It isn’t quite the same as Adrien Brody and Sarah Polley’s splicing of human and animal DNA to create a human-chimera, but scientists in in Rockville, Maryland have announced that they have created the very first “synthetic” cell. In today’s issue of Science, Gibson et al. working at the J. Craig Venter Institute provide information on the research that has led to the creation of a chromosome from scratch, and ultimately to a self-replicating, live cell. The nucleotides of a common bacterium’s DNA were digitalized using a computer, then assembled into sequence segments. Many of the sequences even carry a watermark with the names of the scientists involved in the project!
The research seems to have come straight out of Hollywood (ironically, Brody’s film Splice is about to be released in theaters). While they have not created a new life form, the discovery is being heralded by some scientists as the greatest scientific discovery in the history of humankind, putting the team on a pedestal with Galileo and Descartes because this work could potentially act as a stepping stone to the creation of novel life forms, bio-fuels and medicines, among other things.
But, with great power comes great responsibility, and individuals concerned about the ethics and consequences inherent in such a discovery have voiced their opinions and concerns in Science‘s rival, the journal Nature. The eight opinions shared serve as an excellent resource for anyone interested in exploring controversy in science or ethics (for more on these, see our Visionlearning’s Scientific Ethics module).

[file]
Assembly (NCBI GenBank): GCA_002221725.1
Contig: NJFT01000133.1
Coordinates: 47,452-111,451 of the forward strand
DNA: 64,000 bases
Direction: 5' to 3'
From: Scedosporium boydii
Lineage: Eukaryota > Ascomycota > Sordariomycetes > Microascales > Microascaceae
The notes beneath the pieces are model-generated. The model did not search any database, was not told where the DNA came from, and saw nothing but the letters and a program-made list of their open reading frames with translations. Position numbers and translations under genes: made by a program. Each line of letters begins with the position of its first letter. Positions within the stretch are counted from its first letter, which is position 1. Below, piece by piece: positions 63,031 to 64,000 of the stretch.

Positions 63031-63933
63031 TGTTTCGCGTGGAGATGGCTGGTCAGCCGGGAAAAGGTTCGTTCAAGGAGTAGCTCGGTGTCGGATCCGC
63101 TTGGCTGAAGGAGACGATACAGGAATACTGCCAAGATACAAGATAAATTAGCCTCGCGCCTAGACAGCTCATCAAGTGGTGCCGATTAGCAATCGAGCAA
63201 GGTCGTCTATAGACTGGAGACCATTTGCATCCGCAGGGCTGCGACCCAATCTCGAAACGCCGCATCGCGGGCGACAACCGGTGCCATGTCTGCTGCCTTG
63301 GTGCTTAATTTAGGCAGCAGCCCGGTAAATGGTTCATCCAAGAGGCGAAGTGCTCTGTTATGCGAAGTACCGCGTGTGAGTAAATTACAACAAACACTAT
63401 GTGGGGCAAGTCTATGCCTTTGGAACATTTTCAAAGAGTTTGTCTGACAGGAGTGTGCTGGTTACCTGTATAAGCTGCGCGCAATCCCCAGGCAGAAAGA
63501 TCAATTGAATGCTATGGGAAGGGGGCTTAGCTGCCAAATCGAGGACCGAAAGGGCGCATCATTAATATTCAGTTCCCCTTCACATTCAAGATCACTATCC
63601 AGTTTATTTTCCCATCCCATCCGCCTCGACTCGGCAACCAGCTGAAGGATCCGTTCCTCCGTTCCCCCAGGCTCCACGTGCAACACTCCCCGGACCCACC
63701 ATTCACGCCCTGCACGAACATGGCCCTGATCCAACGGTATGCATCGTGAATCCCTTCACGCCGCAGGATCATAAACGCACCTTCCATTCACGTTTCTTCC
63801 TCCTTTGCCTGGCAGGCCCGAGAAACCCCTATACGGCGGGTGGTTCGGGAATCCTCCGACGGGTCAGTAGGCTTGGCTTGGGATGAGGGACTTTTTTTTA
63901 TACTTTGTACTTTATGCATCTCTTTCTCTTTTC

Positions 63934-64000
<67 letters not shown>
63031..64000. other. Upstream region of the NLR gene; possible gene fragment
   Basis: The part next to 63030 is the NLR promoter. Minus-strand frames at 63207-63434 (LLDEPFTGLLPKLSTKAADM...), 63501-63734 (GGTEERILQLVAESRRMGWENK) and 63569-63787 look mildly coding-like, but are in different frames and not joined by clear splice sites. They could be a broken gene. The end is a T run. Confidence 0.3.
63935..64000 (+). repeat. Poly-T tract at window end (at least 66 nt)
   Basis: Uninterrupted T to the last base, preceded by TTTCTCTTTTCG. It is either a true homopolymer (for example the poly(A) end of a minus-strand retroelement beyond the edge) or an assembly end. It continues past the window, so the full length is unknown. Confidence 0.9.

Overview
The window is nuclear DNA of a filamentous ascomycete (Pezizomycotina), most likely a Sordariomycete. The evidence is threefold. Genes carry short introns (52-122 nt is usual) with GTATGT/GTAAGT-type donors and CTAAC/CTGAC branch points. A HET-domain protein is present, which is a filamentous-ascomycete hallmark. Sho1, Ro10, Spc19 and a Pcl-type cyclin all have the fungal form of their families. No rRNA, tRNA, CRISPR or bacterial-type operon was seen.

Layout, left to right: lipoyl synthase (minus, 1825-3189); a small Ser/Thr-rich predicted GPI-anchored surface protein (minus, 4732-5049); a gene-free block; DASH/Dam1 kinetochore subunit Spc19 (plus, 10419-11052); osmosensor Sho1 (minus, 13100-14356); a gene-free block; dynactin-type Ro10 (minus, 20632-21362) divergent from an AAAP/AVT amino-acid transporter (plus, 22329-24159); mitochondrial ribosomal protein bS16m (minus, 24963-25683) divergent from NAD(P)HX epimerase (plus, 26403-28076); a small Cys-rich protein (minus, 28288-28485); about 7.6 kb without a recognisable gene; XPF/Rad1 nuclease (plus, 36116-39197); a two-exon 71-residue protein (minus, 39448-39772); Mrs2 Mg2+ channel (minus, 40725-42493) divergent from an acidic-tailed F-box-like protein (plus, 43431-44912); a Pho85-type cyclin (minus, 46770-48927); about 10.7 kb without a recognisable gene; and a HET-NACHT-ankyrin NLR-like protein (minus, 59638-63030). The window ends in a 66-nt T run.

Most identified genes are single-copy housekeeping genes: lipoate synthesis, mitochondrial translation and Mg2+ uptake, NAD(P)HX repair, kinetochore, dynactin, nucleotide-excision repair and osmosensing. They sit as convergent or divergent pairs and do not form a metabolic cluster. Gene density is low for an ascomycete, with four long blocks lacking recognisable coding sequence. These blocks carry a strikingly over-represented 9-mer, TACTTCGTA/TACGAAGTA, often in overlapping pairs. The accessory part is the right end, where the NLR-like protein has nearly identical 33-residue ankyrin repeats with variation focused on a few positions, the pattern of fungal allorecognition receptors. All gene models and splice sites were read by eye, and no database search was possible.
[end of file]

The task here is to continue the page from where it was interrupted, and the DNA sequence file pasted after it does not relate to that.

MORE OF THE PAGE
Tell us what you think? In light of this research, should the federal government set more detailed guidelines on what can and cannot be done in the laboratory? Is this potentially the eugenics of the 21st century? Where do we draw the line in manipulating DNA?
Written by Heather Falconer
Heather Falconer holds undergraduate degrees in Graphic Arts and Environmental Science, as well as an MFA in Writing and an MLitt in Literature. She is currently completing her PhD in Rhetoric and Composition, with an emphasis on rhetoric in/and/of science. Heather has worked internationally in academic publishing as both an author and editor, and has taught a wide range of topics from research writing to marine biology in the public and private educational sectors.